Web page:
To end the post, I have attached below a song that many of you will recognize when you hear it. It is extremely popular in almost any sport and you will most likely hear it if you go to any kind of pro sports event. Please enjoy, and try not to tap your foot or nod to the music when listening to it.

A New Old Take on Homemade Instruments

In blues and roots music, instruments such as the washboard, washtub bass, cigar box guitar, and jugs have long been used. But until recently, there has been a decline in the use of homemade instruments. However, some people have started to use exclusively CBG’s or other homemade instruments, such as Samantha Fish and Justin Johnson. Here is a video of Justin playing a three string shovel.


And here is Samantha Fish playing Bukka White’s classic Shake ‘Em on Down.


Aside from just being really cool, these artists are bringing back the idea that music can be made without fancy instruments. Spreading this idea around could give people that otherwise can’t afford mass produced Strats the means to play music and return to the roots of American popular music.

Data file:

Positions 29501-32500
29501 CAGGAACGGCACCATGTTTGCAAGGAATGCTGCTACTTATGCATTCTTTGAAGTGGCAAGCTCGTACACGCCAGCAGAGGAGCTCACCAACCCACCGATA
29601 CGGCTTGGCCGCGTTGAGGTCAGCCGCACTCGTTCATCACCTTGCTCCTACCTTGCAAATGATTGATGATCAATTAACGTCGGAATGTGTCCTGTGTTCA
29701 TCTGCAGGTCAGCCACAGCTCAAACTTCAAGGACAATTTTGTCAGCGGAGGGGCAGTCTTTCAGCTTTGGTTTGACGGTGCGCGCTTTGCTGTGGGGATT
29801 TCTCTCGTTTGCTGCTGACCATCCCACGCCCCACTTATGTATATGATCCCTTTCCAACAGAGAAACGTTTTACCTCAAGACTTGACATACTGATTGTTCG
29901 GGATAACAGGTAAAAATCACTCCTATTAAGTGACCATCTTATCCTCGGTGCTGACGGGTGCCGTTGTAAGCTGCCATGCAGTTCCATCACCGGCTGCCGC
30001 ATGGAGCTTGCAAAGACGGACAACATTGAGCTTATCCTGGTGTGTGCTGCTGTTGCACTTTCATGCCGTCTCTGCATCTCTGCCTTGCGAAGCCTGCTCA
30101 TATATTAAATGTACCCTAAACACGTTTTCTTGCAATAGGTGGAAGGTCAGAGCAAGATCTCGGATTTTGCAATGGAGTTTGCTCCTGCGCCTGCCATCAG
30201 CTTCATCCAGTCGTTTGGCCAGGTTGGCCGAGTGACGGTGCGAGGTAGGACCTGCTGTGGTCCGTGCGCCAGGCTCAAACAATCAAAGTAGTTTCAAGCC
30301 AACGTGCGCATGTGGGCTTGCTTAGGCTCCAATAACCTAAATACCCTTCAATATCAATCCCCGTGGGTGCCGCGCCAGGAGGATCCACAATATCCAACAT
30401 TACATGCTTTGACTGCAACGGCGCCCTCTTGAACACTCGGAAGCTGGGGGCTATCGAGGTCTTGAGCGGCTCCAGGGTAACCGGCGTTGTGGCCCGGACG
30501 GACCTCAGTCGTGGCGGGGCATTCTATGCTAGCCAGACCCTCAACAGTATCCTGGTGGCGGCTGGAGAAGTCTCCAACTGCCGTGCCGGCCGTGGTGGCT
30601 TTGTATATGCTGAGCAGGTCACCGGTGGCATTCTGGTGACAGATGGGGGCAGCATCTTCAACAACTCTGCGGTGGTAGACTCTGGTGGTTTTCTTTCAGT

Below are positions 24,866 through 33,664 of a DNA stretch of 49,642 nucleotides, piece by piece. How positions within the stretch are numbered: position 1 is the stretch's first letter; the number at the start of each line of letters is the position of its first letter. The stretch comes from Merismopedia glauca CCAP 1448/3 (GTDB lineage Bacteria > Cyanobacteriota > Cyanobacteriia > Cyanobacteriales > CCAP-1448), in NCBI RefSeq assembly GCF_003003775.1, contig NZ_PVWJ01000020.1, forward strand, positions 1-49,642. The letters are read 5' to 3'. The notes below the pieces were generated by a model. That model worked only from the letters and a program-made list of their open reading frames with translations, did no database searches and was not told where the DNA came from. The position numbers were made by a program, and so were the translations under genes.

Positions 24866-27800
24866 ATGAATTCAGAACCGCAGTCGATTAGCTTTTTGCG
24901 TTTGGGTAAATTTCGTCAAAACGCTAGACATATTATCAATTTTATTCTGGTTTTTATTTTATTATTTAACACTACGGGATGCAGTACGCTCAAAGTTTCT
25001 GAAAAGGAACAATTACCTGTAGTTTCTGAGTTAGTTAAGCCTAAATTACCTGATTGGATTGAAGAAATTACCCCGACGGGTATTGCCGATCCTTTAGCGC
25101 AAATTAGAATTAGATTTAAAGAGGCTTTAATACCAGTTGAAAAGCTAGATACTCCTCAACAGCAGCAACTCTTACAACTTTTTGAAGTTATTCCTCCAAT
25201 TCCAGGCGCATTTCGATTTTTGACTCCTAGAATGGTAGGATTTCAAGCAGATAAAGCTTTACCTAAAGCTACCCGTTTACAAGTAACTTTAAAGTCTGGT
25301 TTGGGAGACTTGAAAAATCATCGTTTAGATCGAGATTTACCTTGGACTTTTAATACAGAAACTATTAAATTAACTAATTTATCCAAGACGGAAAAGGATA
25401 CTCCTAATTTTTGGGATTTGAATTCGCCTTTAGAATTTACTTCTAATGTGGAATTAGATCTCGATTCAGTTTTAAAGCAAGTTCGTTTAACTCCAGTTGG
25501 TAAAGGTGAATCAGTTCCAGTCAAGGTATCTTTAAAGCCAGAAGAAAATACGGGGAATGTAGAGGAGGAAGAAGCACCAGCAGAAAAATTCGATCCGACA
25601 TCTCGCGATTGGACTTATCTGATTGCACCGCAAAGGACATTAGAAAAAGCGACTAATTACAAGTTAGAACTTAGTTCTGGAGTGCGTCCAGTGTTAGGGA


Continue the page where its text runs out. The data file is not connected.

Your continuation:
The Fluidity of Music

Last week, I commented on Madeleine’s post about how I also could not study and listen to music at the same time. Ironically, however, I am able to memorize things better when I make them into a song. Throughout my education, I constantly had to listen to or create songs that would help me memorize facts.  One of the most memorable was one I was taught in the second grade. It was about the fifty states and their capitals. Throughout the song, the singers would imitate accents from each state. Two still stand out too me today: the “nasally” Boston accent and the long drawn out Texas accents. I can still hear that southern woman singing  about how Austin, Texas is the capital of Texas.